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Published in Print: September 21, 2005, as Lessons From The Blackboard Jungle

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Lessons From The Blackboard Jungle

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Fans of police fiction are mourning the recent passing of Evan Hunter, who penned the sprawling 87th Precinct series under the pen name Ed McBain. In the various tributes that have appeared since his death on July 6, Hunter has been rightly honored as the creator of the police procedural, but his legacy should not be tied solely to that genre. Indeed, one of his greatest cultural contributions remains his first best-selling novel, The Blackboard Jungle, which riveted postwar Americans with its depiction of classroom chaos in an urban public school.

When it was first published in 1954, this tale of a novice teacher and his unruly charges offered a stark commentary on the state of education. In the book, beleaguered protagonist Richard Dadier grapples with overcrowded classrooms, apathetic students, burned-out teachers, and an unjust educational system in his first year of teaching at a vocational high school. In the world of 1950s pop culture, this hard-hitting school portrait contrasted sharply with the preppie, peppy classrooms of Miss Dove and Our Miss Brooks. As one reviewer observed, Hunter had laid to rest “the notion that high school teaching is simply a white-collar job with short hours and long vacations.”

Yet despite the fact that Hunter’s novel tackled a range of pressing educational problems, The Blackboard Jungle, along with the successful film it inspired, has survived in our popular memory as above all a story about juvenile delinquency. In the present day, the phrase “blackboard jungle” is essentially synonymous with school violence. Originally, though, The Blackboard Jungle aspired to be more than just a sensational yarn about youth deviance. As we pause to remember Evan Hunter, we should also revisit the story behind his famous work, for the history of The Blackboard Jungle can teach us much about the state of educational debate in America today.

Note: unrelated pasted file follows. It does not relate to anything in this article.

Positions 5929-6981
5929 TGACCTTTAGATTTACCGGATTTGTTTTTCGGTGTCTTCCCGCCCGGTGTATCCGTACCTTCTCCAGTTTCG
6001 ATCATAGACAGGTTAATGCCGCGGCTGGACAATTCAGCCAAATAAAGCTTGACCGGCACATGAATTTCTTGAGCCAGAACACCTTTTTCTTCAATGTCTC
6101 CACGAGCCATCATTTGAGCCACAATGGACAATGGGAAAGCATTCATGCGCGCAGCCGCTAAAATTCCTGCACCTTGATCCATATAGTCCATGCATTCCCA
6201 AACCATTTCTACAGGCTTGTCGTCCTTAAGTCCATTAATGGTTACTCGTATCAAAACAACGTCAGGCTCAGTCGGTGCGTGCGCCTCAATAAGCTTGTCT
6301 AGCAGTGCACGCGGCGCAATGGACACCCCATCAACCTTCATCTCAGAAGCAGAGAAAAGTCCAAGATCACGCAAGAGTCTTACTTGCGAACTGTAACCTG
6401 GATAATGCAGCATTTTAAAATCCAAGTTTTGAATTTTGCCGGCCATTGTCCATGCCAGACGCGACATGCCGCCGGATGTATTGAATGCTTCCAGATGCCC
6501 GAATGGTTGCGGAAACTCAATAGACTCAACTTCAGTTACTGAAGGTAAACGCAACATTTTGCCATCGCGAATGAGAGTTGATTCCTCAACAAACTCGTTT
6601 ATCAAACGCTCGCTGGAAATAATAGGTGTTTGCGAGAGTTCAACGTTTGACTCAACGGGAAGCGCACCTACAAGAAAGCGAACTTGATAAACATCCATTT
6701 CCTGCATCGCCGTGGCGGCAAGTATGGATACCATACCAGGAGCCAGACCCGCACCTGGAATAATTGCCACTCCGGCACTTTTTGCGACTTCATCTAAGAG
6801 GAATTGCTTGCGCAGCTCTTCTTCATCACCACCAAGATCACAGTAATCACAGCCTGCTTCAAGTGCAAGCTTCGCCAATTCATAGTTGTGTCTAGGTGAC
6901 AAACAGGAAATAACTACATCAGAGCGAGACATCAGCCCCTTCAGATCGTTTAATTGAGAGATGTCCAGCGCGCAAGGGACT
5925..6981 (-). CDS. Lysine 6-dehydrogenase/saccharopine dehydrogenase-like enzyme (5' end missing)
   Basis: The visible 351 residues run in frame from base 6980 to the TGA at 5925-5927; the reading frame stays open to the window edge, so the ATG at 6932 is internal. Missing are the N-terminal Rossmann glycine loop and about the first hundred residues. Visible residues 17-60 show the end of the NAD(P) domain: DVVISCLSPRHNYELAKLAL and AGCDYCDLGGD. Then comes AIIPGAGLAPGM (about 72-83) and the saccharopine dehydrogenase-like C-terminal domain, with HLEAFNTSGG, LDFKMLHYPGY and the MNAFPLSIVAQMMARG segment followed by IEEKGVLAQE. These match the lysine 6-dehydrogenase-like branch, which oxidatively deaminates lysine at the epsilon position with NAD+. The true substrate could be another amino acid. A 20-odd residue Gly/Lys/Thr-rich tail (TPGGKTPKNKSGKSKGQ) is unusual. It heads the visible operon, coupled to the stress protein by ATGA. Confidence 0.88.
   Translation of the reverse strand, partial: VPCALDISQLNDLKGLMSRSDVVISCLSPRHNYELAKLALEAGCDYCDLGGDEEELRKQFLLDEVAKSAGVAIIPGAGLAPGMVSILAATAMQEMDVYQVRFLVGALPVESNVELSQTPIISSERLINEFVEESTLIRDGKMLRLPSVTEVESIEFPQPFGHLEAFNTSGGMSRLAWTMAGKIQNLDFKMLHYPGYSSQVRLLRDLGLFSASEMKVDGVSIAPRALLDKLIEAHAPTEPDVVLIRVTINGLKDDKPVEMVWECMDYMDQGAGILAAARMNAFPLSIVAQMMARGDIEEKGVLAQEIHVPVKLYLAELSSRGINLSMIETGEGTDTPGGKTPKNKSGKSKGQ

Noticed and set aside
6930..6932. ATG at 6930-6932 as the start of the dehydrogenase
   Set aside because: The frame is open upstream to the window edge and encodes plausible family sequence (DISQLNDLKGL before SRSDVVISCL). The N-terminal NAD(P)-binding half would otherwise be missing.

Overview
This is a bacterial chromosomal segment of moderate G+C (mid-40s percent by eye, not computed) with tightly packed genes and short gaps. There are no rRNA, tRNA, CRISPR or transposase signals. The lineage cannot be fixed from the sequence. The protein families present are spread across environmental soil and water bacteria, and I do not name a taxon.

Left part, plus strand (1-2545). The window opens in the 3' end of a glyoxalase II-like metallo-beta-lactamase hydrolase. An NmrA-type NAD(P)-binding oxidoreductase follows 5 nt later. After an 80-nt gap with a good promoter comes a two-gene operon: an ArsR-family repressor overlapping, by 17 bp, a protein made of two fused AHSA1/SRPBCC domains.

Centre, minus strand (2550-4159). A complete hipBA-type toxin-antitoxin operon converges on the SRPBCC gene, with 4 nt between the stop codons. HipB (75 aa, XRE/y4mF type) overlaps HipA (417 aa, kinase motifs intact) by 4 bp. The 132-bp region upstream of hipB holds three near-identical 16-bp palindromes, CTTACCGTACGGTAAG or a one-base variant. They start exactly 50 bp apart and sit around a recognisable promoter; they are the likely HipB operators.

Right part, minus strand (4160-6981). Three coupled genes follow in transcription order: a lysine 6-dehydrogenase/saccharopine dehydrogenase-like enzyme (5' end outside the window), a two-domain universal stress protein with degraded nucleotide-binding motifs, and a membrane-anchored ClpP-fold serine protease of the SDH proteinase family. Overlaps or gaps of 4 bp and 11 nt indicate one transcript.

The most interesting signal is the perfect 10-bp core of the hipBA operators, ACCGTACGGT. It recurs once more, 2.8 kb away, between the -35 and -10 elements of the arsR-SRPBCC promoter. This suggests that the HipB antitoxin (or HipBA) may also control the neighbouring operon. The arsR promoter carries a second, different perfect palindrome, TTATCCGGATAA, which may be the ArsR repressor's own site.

Though Hunter’s novel is not strictly autobiographical, it is based on his experience as an English teacher at Bronx Vocational High School in New York City. After graduating from Hunter College, where he studied English and education and completed a semester of student teaching, Hunter took a substitute position at Bronx Vocational in the fall of 1950. By his own accounts, Hunter found teaching both challenging and disheartening, and he was “shocked by the vocational school situation.” He noted that absolute “disorder” began the moment he arrived at school. Hunter had one student who could not write his own name, and others who could not read. A pupil once shouted out to him, “Hey teach, ever try to fight 35 kids at once?”

Hunter never experienced the violence that Richard Dadier encounters in the novel, but claimed such incidents were not unheard of in vocational schools. Reflecting on his teaching in a 2000 New Yorker interview, he said: “I couldn’t stand it. I’d go in and give them everything I had. I would use all my acting talents, all my creative talents, trying to make interesting assignments for them. They weren’t buying.” He quit before the end of his first semester.

Hunter turned his short-lived teaching career into the stuff of his first serious novel. Determined to write a realistic account of vocational school conditions, he conducted extensive research for the project. He talked to dozens of teachers, and even recruited the cooperating teacher from his student practicum to consult on technical matters and check his manuscript for accuracy.

In October 1954, The Blackboard Jungle first appeared in print as a magazine condensation in a special issue of The Ladies Home Journal devoted to the topic of education. Hunter’s work was introduced as a “revealing novel about schools” that was “frightening” yet “based in reality.” When the unabridged book version was published that same month, reviewers similarly treated The Blackboard Jungle as a serious, sociological work of literature. One critic called it “nightmarish but authentic,” and predicted it would “scare the curls off mothers’ heads and drive the most carpet-slippered father to vigilant attendance at the PTA.” Another described it as “the most realistic account I have ever read of life in a New York City vocational high school.” The New York Times even compared Hunter’s novel to Upton Sinclair’s The Jungle for its potential to spur a social-reform movement.